Right now I am doing a portrait and I got some shadows too warm and they just don't fit, then upon cooling them off, voila, recession.
It is just a general rule of nature, light is warm, shadow is cool, light and shadow are what depict depth when viewing a painting in two dimensions. So suggesting depth with colors involves using temperature and value. In general, light/warm advances, dark/cool recedes.

davidbriggs
11-14-2013, 01:57 AM
I find that in general terms, cool colors recede and warm colors advance.
I know that theorist may object, but I have been painting too long and utilized this in too many paintings for it to be dismissed.


Theory and practice are in good agreement on this one. The impression of depth conveyed in two-dimensional color images in which reddish colours seem to come forward and bluish colours recede is called chromostereopsis.

http://en.wikipedia.org/wiki/Chromostereopsis

Joy Turner Luke in the New Munsell Student Color Set gives the generally accepted explanation that the effect is caused by chromatic aberration: long-wavelength rays focus at a different point in the eye to short-wavelength rays. Bruce MacEvoy rejects this explanation on his Handprint site, but his arguments are unconvincing and I don't know of any other "theorist" who agrees with him.

There are some examples on Akiyoshi Kitaoka's optical illusion site that most people find quite clear, though it is interesting that some people do not see the effect, or see it the other way around.

http://www.ritsumei.ac.jp/~akitaoka/scolor-e.html

Thanks to oddman99 and DMSS for recommending huevaluechroma.com!

sidbledsoe
11-14-2013, 11:37 AM
Thanks Dr. Briggs. I was referring to the historical threads (http://www.wetcanvas.com/forums/showthread.php?t=31563&highlight=advance)that have discussed this concept, here in this forum. The general consensus of opinion from the experts was, "Although this truism applies to atmospheric perspective in particular, overall it's a little simplistic and doesn't bear close scrutiny."
Whereas your information supports the belief that the concept is grounded in terms of actual human perception.

libby2
11-14-2013, 05:05 PM
This is what I do when I want to figure out which colors advance & which recede: I mix up some & smear them on a piece of paper, step back, squint & look to see which ones appear to be further away....may take a few squinting tries, but eventually I'll get it. I'm not very good at remembering words, for me they're abstract, I have to see and touch to understand.

In the lower left and along the bottom of the image are the test colors I was making for a purple I wanted to tube up for a generic distant hills. Something that had confounded me for quite a while, some days it was pthalo blu that did the trick, other days it was ultra/cobalt blu....never really sure, and I was tired of fussing with it. So I finally took the time to do the mix, lo and behold there it is. One less thing to angst over when I'm out. :D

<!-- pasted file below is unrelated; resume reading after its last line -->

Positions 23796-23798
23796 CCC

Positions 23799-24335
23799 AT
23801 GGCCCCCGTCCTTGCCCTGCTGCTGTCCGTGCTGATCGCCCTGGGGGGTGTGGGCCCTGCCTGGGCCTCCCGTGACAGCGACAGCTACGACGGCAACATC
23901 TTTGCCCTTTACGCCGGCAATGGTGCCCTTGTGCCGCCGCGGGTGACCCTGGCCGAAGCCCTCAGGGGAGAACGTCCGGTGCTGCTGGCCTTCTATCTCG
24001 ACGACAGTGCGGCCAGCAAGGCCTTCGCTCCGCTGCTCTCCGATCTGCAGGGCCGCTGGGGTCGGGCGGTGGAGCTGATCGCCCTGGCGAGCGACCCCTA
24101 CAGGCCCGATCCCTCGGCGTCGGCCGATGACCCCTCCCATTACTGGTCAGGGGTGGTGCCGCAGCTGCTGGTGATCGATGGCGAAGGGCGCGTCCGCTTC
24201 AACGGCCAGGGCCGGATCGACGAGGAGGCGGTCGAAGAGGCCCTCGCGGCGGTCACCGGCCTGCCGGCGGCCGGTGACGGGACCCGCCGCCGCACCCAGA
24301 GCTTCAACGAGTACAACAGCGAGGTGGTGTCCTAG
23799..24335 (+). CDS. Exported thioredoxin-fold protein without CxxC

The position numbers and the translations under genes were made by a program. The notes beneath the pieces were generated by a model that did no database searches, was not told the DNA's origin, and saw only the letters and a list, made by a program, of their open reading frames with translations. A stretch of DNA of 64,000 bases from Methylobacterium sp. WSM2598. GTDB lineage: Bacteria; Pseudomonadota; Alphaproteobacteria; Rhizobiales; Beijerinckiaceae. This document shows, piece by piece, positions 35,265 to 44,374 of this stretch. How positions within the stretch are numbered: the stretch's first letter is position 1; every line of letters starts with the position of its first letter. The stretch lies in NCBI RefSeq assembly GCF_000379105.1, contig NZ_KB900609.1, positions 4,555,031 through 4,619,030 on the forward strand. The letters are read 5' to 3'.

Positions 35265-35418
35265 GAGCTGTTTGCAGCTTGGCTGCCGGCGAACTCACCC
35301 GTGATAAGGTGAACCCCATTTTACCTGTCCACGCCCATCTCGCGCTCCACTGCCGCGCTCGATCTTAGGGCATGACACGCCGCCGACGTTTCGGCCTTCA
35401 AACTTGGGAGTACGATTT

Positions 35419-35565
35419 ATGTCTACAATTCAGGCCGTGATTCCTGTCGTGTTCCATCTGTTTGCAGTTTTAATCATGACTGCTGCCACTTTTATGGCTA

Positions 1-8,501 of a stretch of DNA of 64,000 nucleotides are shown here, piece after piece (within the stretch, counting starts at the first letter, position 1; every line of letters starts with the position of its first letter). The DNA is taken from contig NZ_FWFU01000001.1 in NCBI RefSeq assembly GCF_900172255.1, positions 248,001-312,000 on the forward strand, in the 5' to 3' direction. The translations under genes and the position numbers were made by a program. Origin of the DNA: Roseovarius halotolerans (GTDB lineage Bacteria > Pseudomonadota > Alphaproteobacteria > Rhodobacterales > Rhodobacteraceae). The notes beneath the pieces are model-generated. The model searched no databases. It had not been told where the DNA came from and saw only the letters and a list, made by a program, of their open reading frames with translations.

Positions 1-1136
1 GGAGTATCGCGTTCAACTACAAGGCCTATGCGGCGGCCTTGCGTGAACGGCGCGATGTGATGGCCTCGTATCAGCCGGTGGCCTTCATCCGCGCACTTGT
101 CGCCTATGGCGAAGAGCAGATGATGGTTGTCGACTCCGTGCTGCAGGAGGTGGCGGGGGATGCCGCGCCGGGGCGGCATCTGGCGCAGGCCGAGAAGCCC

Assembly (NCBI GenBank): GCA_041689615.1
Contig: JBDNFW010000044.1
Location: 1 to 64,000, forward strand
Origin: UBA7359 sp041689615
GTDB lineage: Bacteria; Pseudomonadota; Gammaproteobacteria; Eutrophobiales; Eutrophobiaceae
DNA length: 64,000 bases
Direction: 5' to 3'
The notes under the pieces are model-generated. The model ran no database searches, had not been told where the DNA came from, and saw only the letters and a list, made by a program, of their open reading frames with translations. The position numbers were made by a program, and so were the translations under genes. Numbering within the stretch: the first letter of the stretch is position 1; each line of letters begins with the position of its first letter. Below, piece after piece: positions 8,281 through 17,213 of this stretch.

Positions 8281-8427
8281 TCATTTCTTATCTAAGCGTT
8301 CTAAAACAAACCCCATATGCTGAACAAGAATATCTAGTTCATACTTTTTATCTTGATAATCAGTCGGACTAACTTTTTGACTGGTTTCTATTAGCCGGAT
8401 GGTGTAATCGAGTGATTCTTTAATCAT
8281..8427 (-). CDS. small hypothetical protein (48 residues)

http://www.wetcanvas.com/Community/images/14-Nov-2013/977256-Ultra--Cobalt-Blu-Dk.jpg

WFMartin
11-14-2013, 07:07 PM
Suggesting "depth" in a painting by using color can have many solutions, probably because there are various kinds of "depth"

First, there is the sort of "depth" created by atmospheric perspective--the diminishing of contrast, chroma, value, and the loss of the color, yellow, as objects recede into the distance. This is very effective when creating great depths, as when painting such things as landscapes, in which objects in the distance are miles from objects in the foreground.

Then, there is the sort of "depth" that is inherent in the painting of a tree, for example. The depth of a tree is much less than the sort of depth observed in a far-distant landscape, merely because the relative distances [within a tree] are much less than those represented in a landscape.

A tree has not only a left and a right side [often displayed by painting one side of the tree dark, and the other (facing the light source) very light, but it also has a front and a back.

In the case of a subject such as a tree, I paint the front branches and leaves in a lighter green, while I paint the leaves and branches on the far side of the tree a great deal darker than those on the front side.

So, generally, in the case of objects that are close to the viewer, and whose "depth" is represented by only a few feet or even inches, I have found that the relative value is much more important to creating the appearance of depth than that of color. Light passages seem to come toward the viewer, while dark passages recede. And, I merely use the color of the object, itself, in a lighter, or darker value, to create this effect.

This is almost exactly the opposite as that of creating atmospheric perspective, or distance, as when painting a landscape. And, I'm sure that many painters can offer examples of close-up objects that will refute my observation of those factors.:D

Lisa beth
11-15-2013, 12:14 PM
Thank you all.

I paint with a limited palette of both warm and cool, blue , red , yellow, (though I have some others that I seldom use).
I have read different books and articles on colour theory including The Dimensions of colour (thank you Oddman).